2. Cooking Is A Love Language

My Busia in her kitchen cooking up something wonderful

My Busia was an amazing cook. That is an unquestionable fact. I wonder what her love language was because she surely poured herself into all the dishes she made. She ran her kitchen like a well-oiled machine (a well-greased pan, I guess0. Of course, that was necessary, especially on days like Thanksgiving when over 30 mouths waited for turkey and mashed potatoes (and so much more). She certainly passed on her knack for kitchen mastery to her children for I only had two requests for my high school graduation party, Chik-fil-A and my Aunt Vickie's fruit salad. Also, one of the most popular desserts at Thanksgiving was by far my Aunt Mary's pumpkin pie (yes, my dad's older sister is named Mary. so, is my mom's, and my mom has sister-in-law named Mary. it's very confusing at large family gatherings).

By far the crowd favorite creation of my Busia's was her chicken soup. Her homemade kulski, surely, was the secret ingredient. If that soup was made, everyone would suck it down like it was the last bowl they'd have, savoring every last bite. Even my mom learned how to make this soup, and often makes it (and made it ) when people in the house are (were) ill, or just simply on a cold winter day. It's one of my Busia's greatest legacies. But her biggest legacy is lesson jeden (1).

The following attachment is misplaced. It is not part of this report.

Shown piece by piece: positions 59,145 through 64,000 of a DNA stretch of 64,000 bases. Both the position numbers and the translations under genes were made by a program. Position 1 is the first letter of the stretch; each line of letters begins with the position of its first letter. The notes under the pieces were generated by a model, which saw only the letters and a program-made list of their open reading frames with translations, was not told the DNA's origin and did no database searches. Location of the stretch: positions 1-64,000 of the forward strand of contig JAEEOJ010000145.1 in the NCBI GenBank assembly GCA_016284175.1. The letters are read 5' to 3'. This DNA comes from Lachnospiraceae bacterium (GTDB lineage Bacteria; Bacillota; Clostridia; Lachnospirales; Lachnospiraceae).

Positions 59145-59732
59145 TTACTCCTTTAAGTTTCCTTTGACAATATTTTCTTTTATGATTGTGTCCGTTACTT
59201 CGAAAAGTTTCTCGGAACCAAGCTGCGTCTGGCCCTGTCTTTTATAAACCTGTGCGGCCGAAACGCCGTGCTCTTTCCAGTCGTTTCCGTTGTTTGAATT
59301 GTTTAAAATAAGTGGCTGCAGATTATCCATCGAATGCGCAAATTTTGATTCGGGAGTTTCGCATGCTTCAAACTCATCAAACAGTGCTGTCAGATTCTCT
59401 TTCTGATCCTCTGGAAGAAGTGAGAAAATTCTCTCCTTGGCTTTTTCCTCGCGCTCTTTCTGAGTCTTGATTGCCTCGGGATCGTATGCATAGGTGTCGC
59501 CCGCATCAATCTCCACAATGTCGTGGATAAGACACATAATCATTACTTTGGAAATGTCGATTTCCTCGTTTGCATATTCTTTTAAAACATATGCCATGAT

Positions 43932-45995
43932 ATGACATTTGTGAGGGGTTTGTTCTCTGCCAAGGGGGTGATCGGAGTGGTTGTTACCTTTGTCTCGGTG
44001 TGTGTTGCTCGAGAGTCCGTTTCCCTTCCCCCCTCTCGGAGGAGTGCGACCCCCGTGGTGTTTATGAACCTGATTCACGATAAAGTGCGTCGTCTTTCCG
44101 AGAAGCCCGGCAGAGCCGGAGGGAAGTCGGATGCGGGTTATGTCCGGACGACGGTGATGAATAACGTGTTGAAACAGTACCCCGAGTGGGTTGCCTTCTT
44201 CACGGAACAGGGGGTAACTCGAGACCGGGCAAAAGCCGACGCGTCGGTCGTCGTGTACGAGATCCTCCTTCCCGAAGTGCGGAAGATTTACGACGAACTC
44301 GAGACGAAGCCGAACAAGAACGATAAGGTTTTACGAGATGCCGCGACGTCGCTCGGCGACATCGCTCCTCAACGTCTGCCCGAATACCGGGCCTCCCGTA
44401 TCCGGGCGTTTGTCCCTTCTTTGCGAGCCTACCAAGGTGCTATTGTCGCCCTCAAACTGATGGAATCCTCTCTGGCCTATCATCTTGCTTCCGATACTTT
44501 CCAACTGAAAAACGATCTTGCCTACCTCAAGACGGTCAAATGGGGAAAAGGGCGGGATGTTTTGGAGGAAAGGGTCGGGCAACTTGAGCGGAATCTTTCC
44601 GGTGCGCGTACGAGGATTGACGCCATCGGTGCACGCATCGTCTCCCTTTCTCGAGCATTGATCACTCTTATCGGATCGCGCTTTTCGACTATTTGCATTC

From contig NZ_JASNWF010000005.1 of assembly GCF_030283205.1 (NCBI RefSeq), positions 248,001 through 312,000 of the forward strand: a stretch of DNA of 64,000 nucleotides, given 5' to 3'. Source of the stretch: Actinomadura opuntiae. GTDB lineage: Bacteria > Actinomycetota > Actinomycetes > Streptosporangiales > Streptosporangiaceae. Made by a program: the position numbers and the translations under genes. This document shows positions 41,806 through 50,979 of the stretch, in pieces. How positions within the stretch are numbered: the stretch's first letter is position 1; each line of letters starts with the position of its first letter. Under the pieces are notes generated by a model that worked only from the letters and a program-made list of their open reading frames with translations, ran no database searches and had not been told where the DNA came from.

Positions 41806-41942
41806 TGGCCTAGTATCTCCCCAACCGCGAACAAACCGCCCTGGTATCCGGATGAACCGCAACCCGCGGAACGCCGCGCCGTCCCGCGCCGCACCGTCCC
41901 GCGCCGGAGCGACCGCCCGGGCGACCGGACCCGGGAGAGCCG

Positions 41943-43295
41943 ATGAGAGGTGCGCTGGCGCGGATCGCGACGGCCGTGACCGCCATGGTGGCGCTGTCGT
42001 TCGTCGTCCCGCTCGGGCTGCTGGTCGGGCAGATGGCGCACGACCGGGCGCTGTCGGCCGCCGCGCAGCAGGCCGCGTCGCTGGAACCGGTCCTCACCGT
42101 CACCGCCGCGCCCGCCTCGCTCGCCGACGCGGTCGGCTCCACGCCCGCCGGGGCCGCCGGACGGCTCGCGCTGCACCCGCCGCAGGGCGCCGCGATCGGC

1. Faith Comes First

I stand in a praying stance before one of my family's statues of Blessed Mother Mary on my First Communion Day in 2009.

My busia was a woman of faith through and through. Though in more quiet ways, as like with lovingly preparing breakfasts for her children and grandchildren. Her faith showed in how she was hospitable, even if it meant tolerating more noise than, perhaps, she would have liked to in her later years. She, of course, went to church every Sunday. She made almost every sacrament for almost all of her Grandchildren (my youngest cousin, Samuel, was only three when she passed) before she died, except for maybe a few weddings near the end. This somewhat applies to her great-grandchildren as well, however, the eldest of those, I believe, had only made it to first communion before she passed away. When I was in elementary or middle school, she acquiesced to my request she teach me the sign of the cross in Polish. She had to do it at least three times before I had it down. Yet, it was just before she died where she made the largest affect on my faith.